“Questions concerning public health have been of exceptional importance during the period covered by this report.
“A general convention of representatives of the boards of health of the republics which joined in an agreement on the subject during the second international American conference, was held in December last at Washington and at that conference two delegates of the Mexican Government were present. An executive council was appointed under the name of the international sanitary bureau with headquarters at Washington.
“For the second time the yellow fever invaded the city of Orizaba, commencing at the end of August last; but, notwithstanding the virulence of the first cases, the epidemic terminated at the beginning of December, thanks to the experience acquired during the first irruption of the disease and the firm and timely measures taken by the authorities of the State of Vera Cruz; the efficacy of isolation and disinfection being once more demonstrated. The executive, on the other hand, sent to Orizaba a delegate, who, in concert with the local authorities, enforced the necessary measures to prevent the epidemic from spreading beyond the city in question.
THE BUBONIC PLAGUE.
“Early in December the superior board of health was informed that the bubonic plague had appeared at Ensenada de Todos Santos and that at Mazatlan a contagious disease of a serious nature had developed which was also suspected to be the plague. This terrible intelligence caused a painful impression throughout the country and the Government hastened with the necessary energy to take suitable measures. At
Ensenada only a few cases of the epidemic occurred and these being rigorously isolated, the disease died out altogether on December 25.
“A bacteriological physician was sent fo Mazatlan who studied the disease that had appeared there and proved it to be the bubonic plague. The great and natural alarm which this caused among the inhabitants of that port was evidenced by the emigration of the majority of its population who fled from their homes to seek refuge in other States. At first the scourge assumed a threatening aspect and for many days its spread was alarming; but it was combated energetically and at present it may be regarded as thoroughly under control. A special board of health, composed of the most respected and prominent citizens, was appointed at Mazatlan and has rendered most important services. The governor of the State also repaired to the afflicted port in order to aid in combating the plague.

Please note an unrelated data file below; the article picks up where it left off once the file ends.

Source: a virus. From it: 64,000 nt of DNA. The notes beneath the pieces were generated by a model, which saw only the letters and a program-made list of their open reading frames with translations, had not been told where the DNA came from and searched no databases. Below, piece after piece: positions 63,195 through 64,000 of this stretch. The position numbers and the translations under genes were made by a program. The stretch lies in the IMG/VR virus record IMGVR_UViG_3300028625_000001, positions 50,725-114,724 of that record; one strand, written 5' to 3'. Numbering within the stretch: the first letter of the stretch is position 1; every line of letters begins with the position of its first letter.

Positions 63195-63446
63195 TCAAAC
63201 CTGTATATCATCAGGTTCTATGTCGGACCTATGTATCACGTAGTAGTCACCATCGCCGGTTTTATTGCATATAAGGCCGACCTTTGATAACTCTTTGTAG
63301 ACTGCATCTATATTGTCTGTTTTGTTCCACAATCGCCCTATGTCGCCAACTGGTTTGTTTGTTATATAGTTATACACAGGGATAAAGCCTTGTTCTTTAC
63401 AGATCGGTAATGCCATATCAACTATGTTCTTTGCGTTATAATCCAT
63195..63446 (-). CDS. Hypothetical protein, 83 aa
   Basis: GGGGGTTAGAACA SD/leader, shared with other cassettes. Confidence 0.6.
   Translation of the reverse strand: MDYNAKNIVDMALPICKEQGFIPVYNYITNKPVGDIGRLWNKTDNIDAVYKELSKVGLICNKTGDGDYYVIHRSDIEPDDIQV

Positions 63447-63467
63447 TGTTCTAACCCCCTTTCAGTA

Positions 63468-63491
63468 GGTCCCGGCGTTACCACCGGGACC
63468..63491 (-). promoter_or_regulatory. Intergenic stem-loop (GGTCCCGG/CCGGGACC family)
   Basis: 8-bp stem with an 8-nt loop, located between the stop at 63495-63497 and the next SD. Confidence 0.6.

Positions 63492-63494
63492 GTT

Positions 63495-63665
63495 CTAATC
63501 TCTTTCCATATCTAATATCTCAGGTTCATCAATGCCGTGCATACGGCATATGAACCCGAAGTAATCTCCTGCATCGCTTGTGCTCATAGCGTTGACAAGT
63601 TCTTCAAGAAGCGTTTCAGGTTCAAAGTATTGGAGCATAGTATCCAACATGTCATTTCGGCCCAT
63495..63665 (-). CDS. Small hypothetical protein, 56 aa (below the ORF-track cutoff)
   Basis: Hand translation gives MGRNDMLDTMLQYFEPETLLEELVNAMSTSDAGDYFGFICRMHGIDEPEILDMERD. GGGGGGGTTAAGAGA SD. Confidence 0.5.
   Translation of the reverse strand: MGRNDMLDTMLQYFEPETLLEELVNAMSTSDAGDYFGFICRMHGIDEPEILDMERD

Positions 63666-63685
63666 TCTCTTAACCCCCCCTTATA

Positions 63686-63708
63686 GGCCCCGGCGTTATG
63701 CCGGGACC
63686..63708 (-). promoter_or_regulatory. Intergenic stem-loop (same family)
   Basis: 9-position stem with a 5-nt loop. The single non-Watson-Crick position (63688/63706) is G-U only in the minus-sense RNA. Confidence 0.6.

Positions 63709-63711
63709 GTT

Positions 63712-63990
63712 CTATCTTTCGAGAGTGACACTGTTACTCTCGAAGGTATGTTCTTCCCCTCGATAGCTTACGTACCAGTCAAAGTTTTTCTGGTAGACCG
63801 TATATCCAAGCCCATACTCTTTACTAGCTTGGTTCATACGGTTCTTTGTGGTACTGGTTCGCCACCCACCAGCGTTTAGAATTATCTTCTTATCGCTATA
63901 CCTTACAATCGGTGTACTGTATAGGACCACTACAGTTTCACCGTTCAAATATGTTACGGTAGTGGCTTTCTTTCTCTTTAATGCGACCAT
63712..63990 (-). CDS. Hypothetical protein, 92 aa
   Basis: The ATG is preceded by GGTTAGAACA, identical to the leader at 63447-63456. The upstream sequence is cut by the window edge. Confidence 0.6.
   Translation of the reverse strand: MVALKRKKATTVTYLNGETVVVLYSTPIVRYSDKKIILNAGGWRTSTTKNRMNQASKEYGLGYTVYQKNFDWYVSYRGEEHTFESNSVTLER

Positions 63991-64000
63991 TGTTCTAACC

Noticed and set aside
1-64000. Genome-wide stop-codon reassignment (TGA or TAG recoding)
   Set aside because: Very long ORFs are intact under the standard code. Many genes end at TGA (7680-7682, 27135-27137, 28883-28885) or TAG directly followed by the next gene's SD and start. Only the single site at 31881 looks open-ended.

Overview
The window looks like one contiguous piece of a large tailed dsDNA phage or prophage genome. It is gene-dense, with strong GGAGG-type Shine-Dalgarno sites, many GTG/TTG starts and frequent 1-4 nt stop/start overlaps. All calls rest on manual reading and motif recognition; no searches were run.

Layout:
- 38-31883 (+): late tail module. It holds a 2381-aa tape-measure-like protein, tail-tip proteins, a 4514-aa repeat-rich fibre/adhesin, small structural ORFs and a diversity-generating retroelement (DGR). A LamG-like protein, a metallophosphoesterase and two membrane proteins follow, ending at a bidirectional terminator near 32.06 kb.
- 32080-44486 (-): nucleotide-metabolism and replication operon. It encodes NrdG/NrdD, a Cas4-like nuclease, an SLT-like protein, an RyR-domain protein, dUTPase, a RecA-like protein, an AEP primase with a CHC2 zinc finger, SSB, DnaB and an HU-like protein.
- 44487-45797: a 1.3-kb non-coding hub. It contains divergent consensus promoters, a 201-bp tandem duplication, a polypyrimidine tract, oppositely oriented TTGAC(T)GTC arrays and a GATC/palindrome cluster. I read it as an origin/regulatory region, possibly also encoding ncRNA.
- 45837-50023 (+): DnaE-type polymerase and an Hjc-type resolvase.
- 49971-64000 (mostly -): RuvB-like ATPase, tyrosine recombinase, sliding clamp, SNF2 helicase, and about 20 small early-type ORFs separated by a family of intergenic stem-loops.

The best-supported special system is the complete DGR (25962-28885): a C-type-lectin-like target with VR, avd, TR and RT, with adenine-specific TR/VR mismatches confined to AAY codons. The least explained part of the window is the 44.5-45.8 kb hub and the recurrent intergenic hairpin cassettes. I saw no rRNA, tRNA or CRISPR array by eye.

“ The main efforts were directed to obviating the propagation of the disease in other towns. This work has entailed the establishment of sanitary stations, lazarets, observation stations and the adoption of other measures that have been carried out with zeal and with the desired result, for, although a few cases of the plague have occurred in towns situated in the neighborhood of Mazatlan, they have been energetically handled and their further propagation has been avoided.
“The governors of Sonora and Durango and the jefe politico of the territory of Tepic have efficaciously cooperated in preventing the irruption of the malady into their several jurisdictions.
“In order to combat the malady at the port of Mazatlan curative and preventive serums were ordered from Europe and the United States; physicians, steam disinfectors and other articles were sent from this capital; and at Mazatlan all the sanitary services demanded by the circumstances, counseled by science, and prescribed by law, were organized with zeal and success.
“These measures have been as efficacious as could have been expected, seeing that they have gotten the epidemic under control and have prevented its propagation; but the city of Mazatlan, the most important of our Pacific ports, has suffered enormous harm which it is not yet easy to estimate in all its magnitude. The State of Sinaloa, of which Mazatlan is the chief commercial center, has also suffered heavily.
“This event has brought out the sentiments of fraternity that bind the States of the Republic together. The inhabitants of all its towns have given promptly and liberally from their resources to their afflicted brethren, thus responding to the appeal of the Mazatlan charity committee. The national committee, which was organized in this capital, has sent to the port in question over $300,000, which has enabled an active and profitable campaign to be instituted against the epidemic. It is a pleasure to state that the foreign colonies figure in the foremost rank of the contributors.
"NEW SANITARY CODE.
“On January 15 last the new sanitary code, amended by the Executive under powers granted it, was put into operation. The amendments which it contains are based on ten years practice and the progress of science.
“Faithful to its purpose of causing the Republic to take part in international congresses, whereby relations of importance for the intellectual progress of the country are secured, the Executive appointed delegates who duly represented Mexico at the medical conference held at Brussels during the month of September last to study the prophylaxis of some of the most formidable of diseases. It also sent a delegation to the congress of Americanists which met at New York in October last, and has duly organized delegations which will represent the country at the forthcoming international medical congress at Madrid during the present month and at the congress of historical sciences, which will also assemble this month at Rome.
“The participation of Mexico in the forthcoming exposition at St. Louis, Mo., will, it is hoped, be on an important scale, for the preparations are being actively pushed and exhibitors throughout the country are well disposed. Work has been commenced on the erection of a small building 'on the exposition grounds for the headquarters of the Mexican commission.